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My daughter ran over a semi's tire that was left in the middle of the highway. She had just bought the car an was on her way

Cleveland, OH |
Attorney answers 9


No she is responsible to see and avoid visible objects


Your daughter should open a claim through her own insurance coverage. I would suggest contact contact her insurance representative for possible coverage.

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If you could prove that the city took an unreasonable amount of time to remove the tire, then you might have a case. However, proving that is difficult, and it would involve showing that city officials with the proper authority had actual or constructive knowledge of the dangerous condition on the highway. If you have further questions you should contact a licensed Ohio personal injury attorney.

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You can make that argument, but it is very difficult to prove.

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I think it would be highly unlikely that you could hold the State responsible unless they knew about the tire for a long time and did nothing. Why didn't she see the tire?


No. Simply have her report it to her insurance company to resolve.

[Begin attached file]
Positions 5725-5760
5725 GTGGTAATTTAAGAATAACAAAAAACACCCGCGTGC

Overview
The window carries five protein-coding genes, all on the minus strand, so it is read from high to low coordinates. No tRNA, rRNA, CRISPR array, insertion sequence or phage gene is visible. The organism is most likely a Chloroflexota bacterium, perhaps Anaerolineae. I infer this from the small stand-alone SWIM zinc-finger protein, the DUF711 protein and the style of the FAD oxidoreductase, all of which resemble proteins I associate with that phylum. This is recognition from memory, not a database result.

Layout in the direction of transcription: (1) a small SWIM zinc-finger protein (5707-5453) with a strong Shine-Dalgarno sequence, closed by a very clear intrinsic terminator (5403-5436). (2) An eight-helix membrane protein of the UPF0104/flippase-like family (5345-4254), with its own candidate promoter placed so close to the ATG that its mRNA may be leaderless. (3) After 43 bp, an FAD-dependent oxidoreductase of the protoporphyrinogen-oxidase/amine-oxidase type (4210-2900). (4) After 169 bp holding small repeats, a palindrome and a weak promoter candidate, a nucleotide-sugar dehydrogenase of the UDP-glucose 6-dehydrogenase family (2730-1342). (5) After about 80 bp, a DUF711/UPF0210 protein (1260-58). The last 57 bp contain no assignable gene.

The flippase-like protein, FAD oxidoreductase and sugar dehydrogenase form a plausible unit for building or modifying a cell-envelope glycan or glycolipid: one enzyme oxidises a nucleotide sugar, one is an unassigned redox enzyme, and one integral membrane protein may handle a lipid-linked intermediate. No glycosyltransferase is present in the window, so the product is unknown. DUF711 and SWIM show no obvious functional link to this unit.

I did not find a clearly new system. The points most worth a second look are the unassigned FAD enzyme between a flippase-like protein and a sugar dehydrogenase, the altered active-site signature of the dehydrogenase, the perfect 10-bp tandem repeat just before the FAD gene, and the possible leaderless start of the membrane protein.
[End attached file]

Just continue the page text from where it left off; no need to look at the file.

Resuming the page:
You need to prove that the state was negligent and that negligence is usually triggered by having sufficient notice to remedy the problem. Difficult to prove. You might want to contact the DOT to see if they have a report on this and maybe you can identify the party that dropped the tire. May needyour insurance to take care of this one.


It is doubtful the State would be found liable. There is a possibility that this collision could be covered under her uninsured motorist coverage. Car damages will be handled under her collision coverage. Hopefully she purchased gap insurance to cover any difference between the amount she would owe to the bank as opposed to the value of the vehicle at the time of destruction.

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Mr. Lundeen is licensed to practice law in Florida and Vermont. The response herein is not legal advice and does not create an attorney/client relationship. The response is in the form of legal education and is intended to provide general information about the matter within the question. Oftentimes the question does not include significant and important facts and timelines that, if known, could significantly change the reply and make it unsuitable. Mr. Lundeen strongly advises the questioner to confer with an attorney in your state in order to ensure proper advice is received.

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The most practical way to deal with this problem is to submit a claim to your own auto insurance company. Hopefully you have comprehensive coverage. Your daughter will have to pay her deductible but any other recovery under these circumstances would be unlikely.

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